|James Hall - self confessed
gadget man - tells us about his latest acquisition:
As a bit of a toy freak, I've always fancied the idea of in car SatNav. I've owned a handheld GPS for several years (originally bought for sailing). I've connected it up to various route finding programs on my Psion organisers to fairly good effect. The main problems that I've always found have been:
Then one day I discovered the Alpine combined SatNav/ICE system and I was hooked. A quick enquiry at my local TVR dealer (Fernhurst Motor Co. in West Sussex) where they told me that as I kept on giving them so much money, they'd do it at cost. I couldn't really say no (even if I'd wanted to).
The car went in for it's 12,000 mile service, and while it was there, they fitted it. Having previously done an installations into a Mercedes SLK, the installer confidently said it would take him a day. There's obviously more room to hide all of the boxes in an SLK, because it took him nearly three days to hide the ten boxes and one hundred feet of cable that makes up the system!
The SatNav system uses a combination of GPS, inertial guidance and road matching (it assumes you're on a road and matches up the twists that the car is making with the roads in the vicinity). Overall, when the system is calibrated correctly you get an accuracy of about 1 yard. You dial in the destination using a joystick on one of the remote controls supplied. It's pretty quick, as it eliminates any letters that can't be in the place name that you're entering and then presents you with a list of possibilities usually after about 4 characters have been entered.
There is the option to search by address (right down to house number) or category (if you want a list of all of the hotels in Reading, it'll even give you their phone numbers). You can select Motorways or ordinary roads (as well as deciding whether you want a fast, short, or main road route). As you travel towards your destination it will automatically reroute if you miss a turn or just decide that you like the road that you're on. You get voice commands in plenty of time - "left turn in 3/4 mile", "left turn in 1/2 mile", "left turn in 1/4 mile", "left turn now". It has a very soothing female voice (which never shouts, complains or says "no, other left" just as you're turning).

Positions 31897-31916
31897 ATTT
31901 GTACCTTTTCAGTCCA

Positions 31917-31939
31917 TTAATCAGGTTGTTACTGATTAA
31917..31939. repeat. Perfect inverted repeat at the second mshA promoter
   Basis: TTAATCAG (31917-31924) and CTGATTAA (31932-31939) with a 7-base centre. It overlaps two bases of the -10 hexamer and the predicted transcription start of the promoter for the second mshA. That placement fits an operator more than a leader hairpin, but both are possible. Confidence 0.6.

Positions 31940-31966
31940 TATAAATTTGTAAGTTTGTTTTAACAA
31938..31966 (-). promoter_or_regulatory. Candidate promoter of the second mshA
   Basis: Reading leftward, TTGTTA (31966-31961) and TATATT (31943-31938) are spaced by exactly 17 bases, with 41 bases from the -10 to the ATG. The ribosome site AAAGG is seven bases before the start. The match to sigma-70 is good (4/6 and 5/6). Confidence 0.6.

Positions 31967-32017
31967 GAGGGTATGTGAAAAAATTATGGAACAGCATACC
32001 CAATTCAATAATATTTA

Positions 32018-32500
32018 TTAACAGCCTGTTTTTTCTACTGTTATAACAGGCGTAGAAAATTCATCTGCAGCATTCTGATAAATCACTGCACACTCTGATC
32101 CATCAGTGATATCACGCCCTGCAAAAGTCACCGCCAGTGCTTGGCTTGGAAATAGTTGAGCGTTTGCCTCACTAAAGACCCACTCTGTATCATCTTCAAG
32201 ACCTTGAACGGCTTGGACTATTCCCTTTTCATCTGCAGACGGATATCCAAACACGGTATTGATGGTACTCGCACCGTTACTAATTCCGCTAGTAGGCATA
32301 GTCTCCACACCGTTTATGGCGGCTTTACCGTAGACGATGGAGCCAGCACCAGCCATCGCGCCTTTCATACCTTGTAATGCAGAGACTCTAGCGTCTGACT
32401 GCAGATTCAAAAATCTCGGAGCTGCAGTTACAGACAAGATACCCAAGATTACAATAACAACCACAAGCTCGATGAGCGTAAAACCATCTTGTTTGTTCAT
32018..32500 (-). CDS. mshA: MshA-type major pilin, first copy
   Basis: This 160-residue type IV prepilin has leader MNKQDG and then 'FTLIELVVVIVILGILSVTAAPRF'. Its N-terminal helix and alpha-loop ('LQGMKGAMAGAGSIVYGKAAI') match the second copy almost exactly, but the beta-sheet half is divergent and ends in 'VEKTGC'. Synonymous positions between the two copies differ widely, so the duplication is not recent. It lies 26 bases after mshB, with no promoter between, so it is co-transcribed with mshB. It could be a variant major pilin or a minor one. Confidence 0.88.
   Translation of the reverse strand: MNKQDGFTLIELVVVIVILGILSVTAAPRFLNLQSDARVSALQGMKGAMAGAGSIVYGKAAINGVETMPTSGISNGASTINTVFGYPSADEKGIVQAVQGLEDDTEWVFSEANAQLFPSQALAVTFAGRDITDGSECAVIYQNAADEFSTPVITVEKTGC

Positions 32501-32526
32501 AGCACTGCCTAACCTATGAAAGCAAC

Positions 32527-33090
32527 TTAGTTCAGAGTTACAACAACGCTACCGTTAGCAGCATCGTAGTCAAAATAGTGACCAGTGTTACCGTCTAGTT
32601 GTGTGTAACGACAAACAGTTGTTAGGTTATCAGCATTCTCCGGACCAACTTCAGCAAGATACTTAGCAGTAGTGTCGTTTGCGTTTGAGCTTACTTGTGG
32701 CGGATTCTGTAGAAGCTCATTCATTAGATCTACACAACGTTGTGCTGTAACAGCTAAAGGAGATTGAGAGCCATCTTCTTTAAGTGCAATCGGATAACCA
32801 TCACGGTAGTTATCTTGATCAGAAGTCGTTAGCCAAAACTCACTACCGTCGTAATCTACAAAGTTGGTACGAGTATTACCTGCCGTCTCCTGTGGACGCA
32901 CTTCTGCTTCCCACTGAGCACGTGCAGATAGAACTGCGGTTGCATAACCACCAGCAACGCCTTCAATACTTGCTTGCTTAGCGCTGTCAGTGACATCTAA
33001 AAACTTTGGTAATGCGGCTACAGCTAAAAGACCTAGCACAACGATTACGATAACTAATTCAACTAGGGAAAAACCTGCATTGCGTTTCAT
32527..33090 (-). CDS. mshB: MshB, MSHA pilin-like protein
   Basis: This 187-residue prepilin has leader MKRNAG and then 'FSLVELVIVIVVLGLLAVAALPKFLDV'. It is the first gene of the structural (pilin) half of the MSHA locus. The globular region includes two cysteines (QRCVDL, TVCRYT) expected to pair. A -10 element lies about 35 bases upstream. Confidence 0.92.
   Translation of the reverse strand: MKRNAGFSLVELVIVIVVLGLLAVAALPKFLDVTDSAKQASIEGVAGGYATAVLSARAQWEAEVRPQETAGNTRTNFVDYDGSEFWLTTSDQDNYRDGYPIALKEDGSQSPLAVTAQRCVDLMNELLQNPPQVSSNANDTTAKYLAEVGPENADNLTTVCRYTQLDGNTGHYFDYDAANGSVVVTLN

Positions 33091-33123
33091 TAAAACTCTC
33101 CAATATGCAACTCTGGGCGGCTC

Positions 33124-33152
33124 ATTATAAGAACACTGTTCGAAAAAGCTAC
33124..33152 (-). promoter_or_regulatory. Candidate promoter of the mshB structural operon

There is also the option of playing the CD or radio and having the voice interrupt the music when it needs to tell you something. This can be in conjunction with switching to the map display, or the map can be on constantly with the voice cutting in on the music. The map can be zoomed in to 1/16 of a mile to the centimetre. That means that you can see what is coming up ahead (it was very useful in the French Alps earlier this year, because I could see exactly what the road ahead was going to be like). Each country is covered by a single CD (which fits into a separate CD changed in the boot). I've only got a single CD system, but if you live in mainland Europe and travel between countries a lot I can see where it might be useful to have the optional multi CD system (I'm quite happy to swap CDs as I sit on the Channel Tunnel).
CD changer - I have a 6 changer, because that's all that will fit in the space available, but you can get a 12 if you prefer. It's a fairly standard Alpine unit. You have the facilities to name CDs, play them randomly on a per CD or multi CD basis. All the usual stuff (but the animation on the screen is pretty cool when you change CDs).
TV - yes, I've got a telly in my car. OK, you can't use it while you're driving. There's a switch that disables the picture unless the handbrake is on (except the installer didn't connect it up on mine, so I could use it, but it's illegal). The picture is pretty good (subject to where you're parked). You get all of the channels available wherever you are in the World (you can select the country that you're in and it will set up the correct picture and sound standards for that country).
Tuner with all the usual toys - RDS, Traffic Info, Auto Tuning etc. Again the animation is pretty good. Loads of toy value.
The whole system will cost about £2-3000 installed (depending on the spec that you go for). Map CDs (you get the UK with it) cost £100 each.